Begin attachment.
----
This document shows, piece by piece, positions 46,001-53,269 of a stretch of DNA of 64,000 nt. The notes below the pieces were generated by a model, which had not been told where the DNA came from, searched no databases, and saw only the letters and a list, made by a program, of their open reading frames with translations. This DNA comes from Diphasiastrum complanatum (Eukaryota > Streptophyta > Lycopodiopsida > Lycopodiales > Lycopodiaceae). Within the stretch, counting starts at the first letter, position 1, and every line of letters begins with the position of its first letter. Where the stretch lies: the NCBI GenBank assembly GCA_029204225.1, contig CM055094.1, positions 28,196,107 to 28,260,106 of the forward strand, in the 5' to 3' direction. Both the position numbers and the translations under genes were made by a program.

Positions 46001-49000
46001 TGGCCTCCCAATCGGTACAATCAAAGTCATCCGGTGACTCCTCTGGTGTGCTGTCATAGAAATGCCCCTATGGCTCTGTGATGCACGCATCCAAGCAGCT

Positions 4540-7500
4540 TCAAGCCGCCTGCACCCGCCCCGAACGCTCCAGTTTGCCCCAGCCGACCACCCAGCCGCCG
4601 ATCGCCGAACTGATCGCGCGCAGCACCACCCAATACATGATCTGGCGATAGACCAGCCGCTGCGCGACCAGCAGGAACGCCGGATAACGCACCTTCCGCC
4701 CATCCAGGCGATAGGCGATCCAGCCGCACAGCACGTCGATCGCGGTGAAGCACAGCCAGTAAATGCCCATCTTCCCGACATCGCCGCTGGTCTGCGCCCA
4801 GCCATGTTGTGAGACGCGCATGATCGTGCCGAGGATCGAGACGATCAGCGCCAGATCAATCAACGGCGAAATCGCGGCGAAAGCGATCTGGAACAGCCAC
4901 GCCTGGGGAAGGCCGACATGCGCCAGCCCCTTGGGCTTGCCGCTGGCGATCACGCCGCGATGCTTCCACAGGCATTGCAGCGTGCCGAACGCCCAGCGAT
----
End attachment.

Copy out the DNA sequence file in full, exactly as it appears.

This document shows, piece by piece, positions 46,001-53,269 of a stretch of DNA of 64,000 nt. The notes below the pieces were generated by a model, which had not been told where the DNA came from, searched no databases, and saw only the letters and a list, made by a program, of their open reading frames with translations. This DNA comes from Diphasiastrum complanatum (Eukaryota > Streptophyta > Lycopodiopsida > Lycopodiales > Lycopodiaceae). Within the stretch, counting starts at the first letter, position 1, and every line of letters begins with the position of its first letter. Where the stretch lies: the NCBI GenBank assembly GCA_029204225.1, contig CM055094.1, positions 28,196,107 to 28,260,106 of the forward strand, in the 5' to 3' direction. Both the position numbers and the translations under genes were made by a program.

Positions 46001-49000
46001 TGGCCTCCCAATCGGTACAATCAAAGTCATCCGGTGACTCCTCTGGTGTGCTGTCATAGAAATGCCCCTATGGCTCTGTGATGCACGCATCCAAGCAGCT

Positions 4540-7500
4540 TCAAGCCGCCTGCACCCGCCCCGAACGCTCCAGTTTGCCCCAGCCGACCACCCAGCCGCCG
4601 ATCGCCGAACTGATCGCGCGCAGCACCACCCAATACATGATCTGGCGATAGACCAGCCGCTGCGCGACCAGCAGGAACGCCGGATAACGCACCTTCCGCC
4701 CATCCAGGCGATAGGCGATCCAGCCGCACAGCACGTCGATCGCGGTGAAGCACAGCCAGTAAATGCCCATCTTCCCGACATCGCCGCTGGTCTGCGCCCA
4801 GCCATGTTGTGAGACGCGCATGATCGTGCCGAGGATCGAGACGATCAGCGCCAGATCAATCAACGGCGAAATCGCGGCGAAAGCGATCTGGAACAGCCAC
4901 GCCTGGGGAAGGCCGACATGCGCCAGCCCCTTGGGCTTGCCGCTGGCGATCACGCCGCGATGCTTCCACAGGCATTGCAGCGTGCCGAACGCCCAGCGAT